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United States Court of Appeals, Second Circuit.

UNITED STATES of America, Appellee, v. Leroy JOHNSON, AKA Ace, Defendant-Appellant.


Decided: March 19, 2019

Present: Barrington D. Parker, Debra Ann Livingston, Denny Chin, Circuit Judges. For Defendant-Appellant: Matthew B. Larsen, Federal Defenders of New York Appeals Bureau, New York, N.Y. For Appellee: Jane Kim, Assistant United States Attorney, (Sarah K. Eddy, Assistant United States Attorney, on the brief), for Geoffrey S. Berman, United States Attorney for the Southern District of New York, New York, N.Y.


Defendant-Appellant Leroy Johnson (“Johnson”) appeals from a judgment entered on June 7, 2016, in the United States District Court for the Southern District of New York, following his guilty plea to one count of firearms trafficking, in violation of 18 U.S.C. § 922(a)(1)(A), and six counts of possessing a firearm after having previously been convicted of a felony, in violation of 18 U.S.C. § 922(g)(1). See Judgment, United States v. Johnson, No. 15-cr-761 (S.D.N.Y. June 7, 2016), ECF No. 22. We assume the parties’ familiarity with the underlying facts, the procedural history of the case, and the issues on appeal.

Johnson’s base offense level at sentencing was determined under § 2K2.1(a)(2) of the 2015 United States Sentencing Guidelines (“U.S.S.G”), which is applicable “if the defendant committed any part of the instant offense subsequent to sustaining at least two felony convictions of either a crime of violence or a controlled substance offense.” The Commentary to that section directs the reader to U.S.S.G. § 4B1.2(a), which in 2015 defined a “crime of violence” as:

[A]ny offense under federal or state law, punishable by imprisonment for a term exceeding one year, that—

(1) has as an element the use, attempted use, or threatened use of physical force against the person of another, or

(2) is burglary of a dwelling, arson, or extortion, involves use of explosives, or otherwise involves conduct that presents a serious potential risk of physical injury to another.

Subsection (1) is commonly referred to as the “force clause”, while (2) contains both the “enumerated” and “residual” clauses. Johnson argued that his two prior convictions for attempted second-degree robbery under New York law did not constitute “crimes of violence,” and thus that the district court incorrectly calculated his sentence by using them as predicate crimes. At sentencing, the district court concluded that it “[s]eems ․ obvious that an attempted robbery in the second degree likewise includes the attempted use of physical force,” and thus falls within the definition of a “crime of violence.” App’x 29 (Sentencing Transcript). The district court did not employ the residual clause at sentencing.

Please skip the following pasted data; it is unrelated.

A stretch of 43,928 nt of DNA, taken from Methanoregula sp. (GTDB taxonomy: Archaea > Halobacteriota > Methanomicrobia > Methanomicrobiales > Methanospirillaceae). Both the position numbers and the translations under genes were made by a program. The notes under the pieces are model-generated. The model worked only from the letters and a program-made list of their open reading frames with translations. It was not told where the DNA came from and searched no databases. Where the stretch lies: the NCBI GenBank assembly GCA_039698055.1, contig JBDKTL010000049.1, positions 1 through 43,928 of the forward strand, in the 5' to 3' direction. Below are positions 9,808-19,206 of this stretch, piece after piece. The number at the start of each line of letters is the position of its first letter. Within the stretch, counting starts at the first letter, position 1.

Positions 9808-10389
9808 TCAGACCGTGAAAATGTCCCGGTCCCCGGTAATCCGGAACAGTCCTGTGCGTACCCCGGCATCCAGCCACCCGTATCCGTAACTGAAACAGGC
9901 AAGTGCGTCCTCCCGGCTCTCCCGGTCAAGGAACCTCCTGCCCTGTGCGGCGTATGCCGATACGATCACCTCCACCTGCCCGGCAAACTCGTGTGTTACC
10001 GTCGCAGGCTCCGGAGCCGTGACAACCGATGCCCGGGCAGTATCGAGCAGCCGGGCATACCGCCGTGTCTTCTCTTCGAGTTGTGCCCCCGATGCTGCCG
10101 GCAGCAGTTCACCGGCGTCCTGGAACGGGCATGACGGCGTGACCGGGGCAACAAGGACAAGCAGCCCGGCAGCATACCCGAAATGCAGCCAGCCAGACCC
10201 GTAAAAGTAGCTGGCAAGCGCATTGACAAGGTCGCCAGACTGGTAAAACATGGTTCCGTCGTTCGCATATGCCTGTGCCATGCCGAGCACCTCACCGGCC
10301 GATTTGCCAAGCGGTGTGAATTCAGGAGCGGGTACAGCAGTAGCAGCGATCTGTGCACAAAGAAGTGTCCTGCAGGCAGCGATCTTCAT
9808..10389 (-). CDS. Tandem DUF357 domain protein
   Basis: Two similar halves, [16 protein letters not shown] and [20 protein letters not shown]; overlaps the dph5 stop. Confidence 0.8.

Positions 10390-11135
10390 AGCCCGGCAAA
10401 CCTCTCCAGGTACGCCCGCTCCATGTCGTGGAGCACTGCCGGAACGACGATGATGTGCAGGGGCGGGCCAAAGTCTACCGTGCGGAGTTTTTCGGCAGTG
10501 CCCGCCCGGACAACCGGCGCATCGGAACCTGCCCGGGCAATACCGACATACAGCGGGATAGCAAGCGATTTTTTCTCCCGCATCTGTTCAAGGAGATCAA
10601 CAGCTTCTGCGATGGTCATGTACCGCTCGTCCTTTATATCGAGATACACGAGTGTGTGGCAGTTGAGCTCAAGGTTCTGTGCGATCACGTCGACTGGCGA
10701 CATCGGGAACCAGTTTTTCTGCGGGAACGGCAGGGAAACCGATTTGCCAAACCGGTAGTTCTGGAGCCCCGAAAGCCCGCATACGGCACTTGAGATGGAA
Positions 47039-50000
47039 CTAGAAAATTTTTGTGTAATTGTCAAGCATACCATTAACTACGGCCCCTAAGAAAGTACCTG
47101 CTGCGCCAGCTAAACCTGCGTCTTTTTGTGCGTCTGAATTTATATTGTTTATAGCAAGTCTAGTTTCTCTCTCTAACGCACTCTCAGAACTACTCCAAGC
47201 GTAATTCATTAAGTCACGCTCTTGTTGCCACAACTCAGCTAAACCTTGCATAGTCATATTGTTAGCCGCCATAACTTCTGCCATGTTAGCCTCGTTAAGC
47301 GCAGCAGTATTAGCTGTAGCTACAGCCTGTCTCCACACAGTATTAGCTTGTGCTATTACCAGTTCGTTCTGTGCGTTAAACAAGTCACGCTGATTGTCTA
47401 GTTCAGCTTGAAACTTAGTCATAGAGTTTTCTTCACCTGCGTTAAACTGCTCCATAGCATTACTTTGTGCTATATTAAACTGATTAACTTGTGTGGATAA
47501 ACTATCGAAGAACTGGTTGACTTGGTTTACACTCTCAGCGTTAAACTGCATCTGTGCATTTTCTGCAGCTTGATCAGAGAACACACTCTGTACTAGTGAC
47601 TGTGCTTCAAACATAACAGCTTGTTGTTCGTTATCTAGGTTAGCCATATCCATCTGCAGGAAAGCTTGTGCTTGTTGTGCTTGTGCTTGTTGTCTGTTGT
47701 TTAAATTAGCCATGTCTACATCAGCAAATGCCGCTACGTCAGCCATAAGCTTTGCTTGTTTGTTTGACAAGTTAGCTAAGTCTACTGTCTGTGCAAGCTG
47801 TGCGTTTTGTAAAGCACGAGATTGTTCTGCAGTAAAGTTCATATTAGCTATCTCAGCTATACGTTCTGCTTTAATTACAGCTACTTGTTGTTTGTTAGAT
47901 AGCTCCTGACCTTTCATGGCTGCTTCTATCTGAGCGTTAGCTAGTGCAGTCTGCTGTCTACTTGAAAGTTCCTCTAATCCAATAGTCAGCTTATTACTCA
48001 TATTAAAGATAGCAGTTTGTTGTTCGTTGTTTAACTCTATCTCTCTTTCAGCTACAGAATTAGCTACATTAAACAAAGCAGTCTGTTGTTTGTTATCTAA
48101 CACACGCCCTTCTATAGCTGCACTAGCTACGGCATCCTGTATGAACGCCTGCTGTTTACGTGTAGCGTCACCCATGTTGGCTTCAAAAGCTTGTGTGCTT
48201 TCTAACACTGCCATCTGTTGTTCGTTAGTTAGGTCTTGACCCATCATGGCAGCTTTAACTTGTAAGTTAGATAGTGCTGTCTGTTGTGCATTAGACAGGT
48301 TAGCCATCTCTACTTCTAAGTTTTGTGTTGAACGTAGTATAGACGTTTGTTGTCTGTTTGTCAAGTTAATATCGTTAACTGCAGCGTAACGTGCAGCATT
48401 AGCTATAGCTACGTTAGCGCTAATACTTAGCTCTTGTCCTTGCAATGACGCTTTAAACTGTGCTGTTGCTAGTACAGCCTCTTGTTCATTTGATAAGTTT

Johnson presents only one issue on appeal, which is whether his two prior convictions for attempted New York robbery in the second degree constitute “crimes of violence.”1 He argues that they do not, as New York robbery does not involve the “violent force” required to constitute a crime of violence under § 4B1.2’s “force clause.” See Johnson v. United States, 559 U.S. 133, 140, 130 S.Ct. 1265, 176 L.Ed.2d 1 (2010) (finding in the context of the Armed Career Criminal Act that the “force clause” must mean “violent force”). We disagree and therefore affirm Johnson’s sentence.

“In reviewing Guidelines calculations, we apply a de novo standard to legal conclusions and we accept the sentencing court’s factual findings unless they are clearly erroneous.” United States v. Walker, 595 F.3d 441, 443 (2d Cir. 2010). When deciding whether Johnson’s convictions for attempted robbery in the second degree constitute “crimes of violence,” we use the categorical approach. See United States v. Jones, 878 F.3d 10, 16 (2d Cir. 2017). “This approach, familiar by now, involves two steps: first we identify the elements of the predicate conviction by determining the minimum criminal conduct a defendant must commit to be convicted; second, we determine whether that minimum criminal conduct ‘has as an element the use, attempted use, or threatened use of physical force.’ ” See United States v. Moore, 916 F.3d 231, 240 (2d Cir. 2019) (quoting U.S.S.G. § 4B1.2(a)(1) ). When determining whether the minimum conduct required involves an element of force, “there must be a realistic probability, not a theoretical possibility, that the statute at issue could be applied to conduct that does not constitute a crime of violence.” United States v. Hill, 890 F.3d 51, 56 (2d Cir. 2018) (internal quotation marks omitted).